"R.K. Owen Ph.D." wrote:
> 1) Does anyone use the .modulerc files? To do things like
Yes - although we use the older .version file to set a default version. If you wish to remove this,
then there needs to be an alternate way to set a default verison that can be different for different platforms.
No - never was able to figure out the how or why for usings this.
> both of these commands rely on a shallow directory structure
> in their implementation. I have never used them for my own
> use, though, and can only see a number of limited ways where
> they may be useful.
The .version file is in the old 2.2b version of modules, and has always been able to work with deep directory structures.
> I could just assume that both are broken and re-code both into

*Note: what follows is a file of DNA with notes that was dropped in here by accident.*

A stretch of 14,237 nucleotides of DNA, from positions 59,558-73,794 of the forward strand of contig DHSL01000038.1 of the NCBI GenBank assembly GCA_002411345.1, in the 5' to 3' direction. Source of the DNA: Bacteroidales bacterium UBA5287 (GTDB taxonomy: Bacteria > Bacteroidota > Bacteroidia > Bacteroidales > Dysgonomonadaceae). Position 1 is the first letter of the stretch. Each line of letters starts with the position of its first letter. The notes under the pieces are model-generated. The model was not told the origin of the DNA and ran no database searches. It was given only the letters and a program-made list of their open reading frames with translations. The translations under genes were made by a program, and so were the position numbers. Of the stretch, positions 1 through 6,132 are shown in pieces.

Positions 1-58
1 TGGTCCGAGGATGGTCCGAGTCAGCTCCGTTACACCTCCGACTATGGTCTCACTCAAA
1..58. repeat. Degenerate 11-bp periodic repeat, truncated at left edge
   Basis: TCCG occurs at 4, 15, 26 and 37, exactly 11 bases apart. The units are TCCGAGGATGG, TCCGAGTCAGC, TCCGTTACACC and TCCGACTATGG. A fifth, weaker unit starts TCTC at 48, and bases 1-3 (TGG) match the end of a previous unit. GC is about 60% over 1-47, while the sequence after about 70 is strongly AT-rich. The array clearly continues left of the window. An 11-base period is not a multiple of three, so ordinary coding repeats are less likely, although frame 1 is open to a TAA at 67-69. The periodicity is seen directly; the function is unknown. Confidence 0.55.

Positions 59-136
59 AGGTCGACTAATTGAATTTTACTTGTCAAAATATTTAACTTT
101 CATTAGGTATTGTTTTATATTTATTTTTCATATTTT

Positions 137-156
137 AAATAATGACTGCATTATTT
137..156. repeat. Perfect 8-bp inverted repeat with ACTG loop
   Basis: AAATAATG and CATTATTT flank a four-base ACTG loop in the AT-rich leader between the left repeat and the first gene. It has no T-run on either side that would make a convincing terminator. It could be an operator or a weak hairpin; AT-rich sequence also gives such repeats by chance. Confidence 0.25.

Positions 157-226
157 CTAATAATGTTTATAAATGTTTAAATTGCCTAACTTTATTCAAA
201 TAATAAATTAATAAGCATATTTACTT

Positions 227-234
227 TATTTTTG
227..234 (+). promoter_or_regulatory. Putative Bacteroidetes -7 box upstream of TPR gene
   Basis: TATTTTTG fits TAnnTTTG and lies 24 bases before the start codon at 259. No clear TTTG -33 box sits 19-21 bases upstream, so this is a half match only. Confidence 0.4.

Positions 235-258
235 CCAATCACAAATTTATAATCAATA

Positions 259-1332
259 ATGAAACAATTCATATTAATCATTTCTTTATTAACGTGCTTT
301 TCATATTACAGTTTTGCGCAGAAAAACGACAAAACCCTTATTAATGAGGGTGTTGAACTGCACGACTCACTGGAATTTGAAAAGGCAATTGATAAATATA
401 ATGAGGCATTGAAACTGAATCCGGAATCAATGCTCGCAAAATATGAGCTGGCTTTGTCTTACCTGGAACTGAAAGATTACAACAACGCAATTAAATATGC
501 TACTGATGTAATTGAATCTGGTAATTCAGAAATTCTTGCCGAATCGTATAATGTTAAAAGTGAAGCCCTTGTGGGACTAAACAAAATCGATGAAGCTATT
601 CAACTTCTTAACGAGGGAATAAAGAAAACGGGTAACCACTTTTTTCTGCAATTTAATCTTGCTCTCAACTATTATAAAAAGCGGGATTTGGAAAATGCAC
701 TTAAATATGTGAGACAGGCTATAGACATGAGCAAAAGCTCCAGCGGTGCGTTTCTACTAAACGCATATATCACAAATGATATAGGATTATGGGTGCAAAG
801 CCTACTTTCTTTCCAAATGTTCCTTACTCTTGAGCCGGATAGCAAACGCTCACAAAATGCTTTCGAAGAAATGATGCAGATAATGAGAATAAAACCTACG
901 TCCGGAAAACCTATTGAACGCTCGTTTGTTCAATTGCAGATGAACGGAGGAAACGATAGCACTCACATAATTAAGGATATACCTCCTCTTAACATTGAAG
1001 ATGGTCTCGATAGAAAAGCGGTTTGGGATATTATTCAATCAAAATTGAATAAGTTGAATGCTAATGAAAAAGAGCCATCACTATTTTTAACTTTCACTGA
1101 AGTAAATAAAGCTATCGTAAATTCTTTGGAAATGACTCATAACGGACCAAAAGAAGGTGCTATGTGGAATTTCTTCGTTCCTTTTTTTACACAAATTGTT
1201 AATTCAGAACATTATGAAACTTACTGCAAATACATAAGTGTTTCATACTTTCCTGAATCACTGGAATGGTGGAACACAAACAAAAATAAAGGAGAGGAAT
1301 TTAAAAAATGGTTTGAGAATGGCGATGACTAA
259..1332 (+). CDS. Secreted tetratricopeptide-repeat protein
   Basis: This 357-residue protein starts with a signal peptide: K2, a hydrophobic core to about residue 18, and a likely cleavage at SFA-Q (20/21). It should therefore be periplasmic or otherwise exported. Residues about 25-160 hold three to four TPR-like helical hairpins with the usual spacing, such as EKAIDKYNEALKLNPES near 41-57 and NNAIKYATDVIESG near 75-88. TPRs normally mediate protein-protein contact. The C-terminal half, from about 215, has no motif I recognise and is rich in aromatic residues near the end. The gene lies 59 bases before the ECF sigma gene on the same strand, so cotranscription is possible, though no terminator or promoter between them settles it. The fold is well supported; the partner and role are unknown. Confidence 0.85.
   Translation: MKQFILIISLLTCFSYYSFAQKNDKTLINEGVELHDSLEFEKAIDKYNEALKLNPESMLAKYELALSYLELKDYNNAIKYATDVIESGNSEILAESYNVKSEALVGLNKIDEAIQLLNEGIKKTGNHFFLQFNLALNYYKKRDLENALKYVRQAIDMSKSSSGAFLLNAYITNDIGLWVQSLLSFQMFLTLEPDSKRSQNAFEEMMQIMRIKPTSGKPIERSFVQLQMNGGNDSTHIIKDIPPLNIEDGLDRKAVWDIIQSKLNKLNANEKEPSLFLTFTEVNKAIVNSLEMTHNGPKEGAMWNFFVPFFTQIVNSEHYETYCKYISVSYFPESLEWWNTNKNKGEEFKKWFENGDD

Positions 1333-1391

> a workable form, but with slightly different semantics.
> 2) Caching for "module avail". I rarely enable it for my own
> systems, but I have maybe 50+ modulefiles on each.
'Modules avail' is a crucially important function. How would one otherwise determine what modulefiles and versions of modulefiles are available? You cannot expect all user to be smart enough to go 'ls' the modulefile areas. After all, isn't one of the principles here to isolate users from having to know inner workings like this?
> At one of the sites I had frequented, they had hundreds of modulefiles
> where each package had modulefiles for various versions, and
> they never removed anything no matter how old and crufty.
> I tended to not do "module avail" there because they just had too
> much garbage to wade through. (BTW - they used a serious old version,
> I used my own instead, but needed --disable-version-magic to read their
> .version files.)
You can always cut down on the garbage by doing a 'module avail xxx' (wild cards would be nice here) once you have identified the major application name of interest.